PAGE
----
Why this matters - AI Audits
Many thought leaders and regulators have proposed AI Audits as a governance mechanism to help enforce various legal requirements. However, there isn’t necessarily clear agreements on what an AI Audit is, or what levels of governance it will be auditing. For example, the NYC Local Law 144 targeting automated employment decision systems primarily requires an audit at the model level with specific requirements about a model’s performance and outputs. In contrast, the EU’s AI Act requires a conformity assessment, a type of AI Audit, which focuses heavily on ensuring that specific documentation and processes are in place at the use case and organizational level, and isn’t particularly prescriptive about what model level requirements should be met. That will be left up to each sector, or each business to decide for themselves and demonstrate to regulators.
The EU’s approach is similar to other proposed regulatory frameworks in several US states (including DC and California), as well as in the proposed federal Algorithmic Accountability Act which all require impact assessments (another form of an AI Audit) with particular focus on the use case level and ensuring that there is appropriate documentation, transparency, and monitoring set up for entire AI systems, while not directly proscribing model level requirements.
Why this matters - Regulatory Enforcement
Many of the broad proposed regulations, such as the EU AI Act, focus heavily on the organizational and use case governance levels. This focus is intuitive, as model level requirements can be very difficult to define without hampering innovation, and can only be done for very specific use cases and types of AI systems and the legislative process will be too slow to keep up. In addition, many legislators and regulators are too unfamiliar with the ‘lower level’ nuances of AI systems, but feel more comfortable writing laws about expected organizational processes and societal outcomes. This familiarity will also likely carry over to how regulators approach enforcing AI focused laws. Enforcing laws at the model level will be difficult for many regulators even with the best hired consultants, but obvious flaws or gaps at the use case or organizational level will make for an easier enforcement action. Furthermore, many organizations are increasingly leveraging third-party AI/ML systems and may not be owning the model level governance, but would still need use case and organizational governance in place. Organizations cannot make ‘AI Governance’ just the exclusive responsibility of AI/ML teams, and instead need to ensure that organizational and use case processes and documentation are bullet proof and fully auditable in order to protect themselves from regulatory action.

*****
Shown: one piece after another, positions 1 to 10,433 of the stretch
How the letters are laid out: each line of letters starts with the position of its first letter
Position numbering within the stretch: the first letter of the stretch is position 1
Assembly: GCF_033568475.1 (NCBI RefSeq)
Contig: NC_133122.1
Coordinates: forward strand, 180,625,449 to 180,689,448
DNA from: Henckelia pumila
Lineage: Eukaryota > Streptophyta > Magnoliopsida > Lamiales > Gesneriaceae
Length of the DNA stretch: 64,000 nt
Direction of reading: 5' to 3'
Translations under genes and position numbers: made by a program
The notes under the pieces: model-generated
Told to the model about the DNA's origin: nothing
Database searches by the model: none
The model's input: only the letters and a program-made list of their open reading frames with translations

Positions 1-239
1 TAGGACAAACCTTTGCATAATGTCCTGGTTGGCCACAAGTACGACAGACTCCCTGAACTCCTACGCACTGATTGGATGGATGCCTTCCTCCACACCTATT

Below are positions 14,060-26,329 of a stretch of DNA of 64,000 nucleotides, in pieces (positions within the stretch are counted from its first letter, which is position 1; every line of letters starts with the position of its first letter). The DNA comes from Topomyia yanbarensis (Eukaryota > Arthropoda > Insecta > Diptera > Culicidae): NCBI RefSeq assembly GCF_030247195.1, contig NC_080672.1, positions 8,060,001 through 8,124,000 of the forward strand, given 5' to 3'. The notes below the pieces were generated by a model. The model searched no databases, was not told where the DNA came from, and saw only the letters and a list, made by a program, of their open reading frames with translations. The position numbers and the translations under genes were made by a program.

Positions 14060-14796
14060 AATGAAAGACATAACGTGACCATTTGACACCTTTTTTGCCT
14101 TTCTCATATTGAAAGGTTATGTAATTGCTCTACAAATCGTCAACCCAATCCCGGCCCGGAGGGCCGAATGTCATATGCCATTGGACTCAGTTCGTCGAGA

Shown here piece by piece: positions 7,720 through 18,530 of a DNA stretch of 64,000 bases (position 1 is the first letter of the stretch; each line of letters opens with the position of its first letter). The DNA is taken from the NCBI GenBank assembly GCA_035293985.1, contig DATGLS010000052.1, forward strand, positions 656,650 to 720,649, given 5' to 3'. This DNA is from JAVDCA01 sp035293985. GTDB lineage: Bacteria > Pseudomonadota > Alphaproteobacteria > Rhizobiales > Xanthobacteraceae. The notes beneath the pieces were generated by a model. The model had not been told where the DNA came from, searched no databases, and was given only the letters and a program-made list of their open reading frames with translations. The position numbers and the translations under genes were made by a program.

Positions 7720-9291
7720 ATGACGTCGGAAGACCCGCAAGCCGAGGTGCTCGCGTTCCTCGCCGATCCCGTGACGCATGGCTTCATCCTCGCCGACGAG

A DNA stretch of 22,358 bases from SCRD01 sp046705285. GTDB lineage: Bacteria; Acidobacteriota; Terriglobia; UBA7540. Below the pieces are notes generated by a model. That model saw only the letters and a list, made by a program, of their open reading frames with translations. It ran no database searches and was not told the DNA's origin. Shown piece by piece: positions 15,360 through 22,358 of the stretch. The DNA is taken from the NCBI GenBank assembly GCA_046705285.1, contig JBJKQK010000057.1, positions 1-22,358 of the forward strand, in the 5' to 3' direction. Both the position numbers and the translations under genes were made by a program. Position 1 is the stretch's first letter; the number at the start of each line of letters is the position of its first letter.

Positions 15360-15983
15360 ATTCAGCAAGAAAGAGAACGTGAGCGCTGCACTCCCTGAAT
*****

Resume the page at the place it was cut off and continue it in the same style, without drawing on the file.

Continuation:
Final Thoughts - We strongly believe that building accurate, reliable, and unbiased ML models and practicing good data governance is essential for trustworthy and responsible AI systems. Every organization needs to have tools and processes in place to ensure their models and 3rd party AI systems are tested well and actively monitored. However, many of the ‘stakeholders’ for overall AI Governance, including regulators and the general public, will not have the skills to understand or assess AI Governance practices at the model level, and so it’s important to understand the different levels of AI Governance abstraction those stakeholders will be looking at.